Friday, November 30, 2007

Art parade book features SV Labs


By DANA DUGAN
Express Staff Writer

?America ArtParades (When Pigs Flew, Guitars Rocked, Horses Danced & Cows Jumped over the Moon).? $34.95 by Karlymm Keyes and Rod Backer

Around the country for several years there was an amazing array of painted animalia (and other oddities) temporarily installed in various cities and towns, sparking cultural tourism along the way. Amusing, artistic, striking, clever and mostly charitable, this parade of art has been captured in a coffee table book called "America ArtParades (When Pigs Flew, Guitars Rocked, Horses Danced & Cows Jumped over the Moon)." It chronicles 87 public arts projects, and is being sold only by the sponsors of each project.

Made of fiberglass, the first project was cows in Chicago in 1999. What followed was a veritable menagerie of concepts: The Big Pig Gig in Cincinnati, Nashville's Guitar Town, the Utah Buffalo Round-up, Turtles in Tybee, Gallapalooza in Louisville, Ky., the Ewe Revue in Rochester, Mich. and Pandamania in Washington D.C.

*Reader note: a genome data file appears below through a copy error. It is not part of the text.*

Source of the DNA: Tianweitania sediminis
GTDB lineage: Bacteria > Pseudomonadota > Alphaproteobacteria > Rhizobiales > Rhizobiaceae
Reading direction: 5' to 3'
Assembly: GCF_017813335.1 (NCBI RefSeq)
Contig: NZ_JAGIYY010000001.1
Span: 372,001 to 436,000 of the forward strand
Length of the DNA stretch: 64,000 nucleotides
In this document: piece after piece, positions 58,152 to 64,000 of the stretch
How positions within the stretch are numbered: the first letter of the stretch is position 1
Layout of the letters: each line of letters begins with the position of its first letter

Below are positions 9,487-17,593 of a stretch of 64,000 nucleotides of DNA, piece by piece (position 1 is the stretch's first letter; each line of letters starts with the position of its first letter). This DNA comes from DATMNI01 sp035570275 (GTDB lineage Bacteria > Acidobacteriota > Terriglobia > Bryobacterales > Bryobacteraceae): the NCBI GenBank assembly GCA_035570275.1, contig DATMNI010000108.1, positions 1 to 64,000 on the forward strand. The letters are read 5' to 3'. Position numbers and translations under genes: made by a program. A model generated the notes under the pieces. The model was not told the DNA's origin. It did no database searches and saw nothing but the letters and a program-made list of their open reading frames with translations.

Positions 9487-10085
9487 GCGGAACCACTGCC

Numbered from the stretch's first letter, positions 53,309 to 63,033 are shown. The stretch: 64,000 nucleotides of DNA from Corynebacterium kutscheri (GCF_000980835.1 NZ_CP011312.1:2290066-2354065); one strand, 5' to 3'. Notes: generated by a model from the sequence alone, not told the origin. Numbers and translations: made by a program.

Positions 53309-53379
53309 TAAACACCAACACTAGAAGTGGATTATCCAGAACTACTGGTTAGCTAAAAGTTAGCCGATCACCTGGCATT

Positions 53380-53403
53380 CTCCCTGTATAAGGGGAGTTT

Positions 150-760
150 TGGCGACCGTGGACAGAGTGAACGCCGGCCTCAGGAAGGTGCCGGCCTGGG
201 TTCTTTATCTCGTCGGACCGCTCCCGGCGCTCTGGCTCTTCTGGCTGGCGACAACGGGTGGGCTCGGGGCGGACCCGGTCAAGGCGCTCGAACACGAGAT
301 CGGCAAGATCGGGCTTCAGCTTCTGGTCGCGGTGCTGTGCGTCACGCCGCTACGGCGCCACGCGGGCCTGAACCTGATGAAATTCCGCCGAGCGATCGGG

In 2001, the Summer of Labs came to Sun Valley and Ketchum, spearheaded by animal activists Terry Tischer and Lynn Stallard. Painted, adorned and attired pooches hung around the streets and welcomed folks to business, restaurants and galleries. Among those who painted a lab that year were Wood River Valley artists Mary Roberson, Martine Drackett, Carol and Scott Glenn, Jamie Lee Curtis, Andy Hawley, Ted Villa and Ginna Lagergren.

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One of the most remarkable projects was the Trail of Painted Ponies, in Santa Fe, N.M., and Carefree, Ariz., which eventually became a touring show that included a stop in Sun Valley for a "Dog and Pony Show" in 2006. That auction—also organized by Tischer and Stallard—benefited the Animal Shelter of the Wood River Valley and included a few newly painted and decorated labs as well.

How did this start? It began as many things do, in Europe, where in 1998 painted cows were displayed in Zurich, as seen—and then co-opted—by a Chicago resident. One cow led to a bear led to salmons and within a few years more than 200 communities had reaped similar fun and spirit.

The level of creativity in each of these civic projects is remarkable.

To find a copy of the book, call 726-1115 or visit Tails West Gallery in Ketchum.




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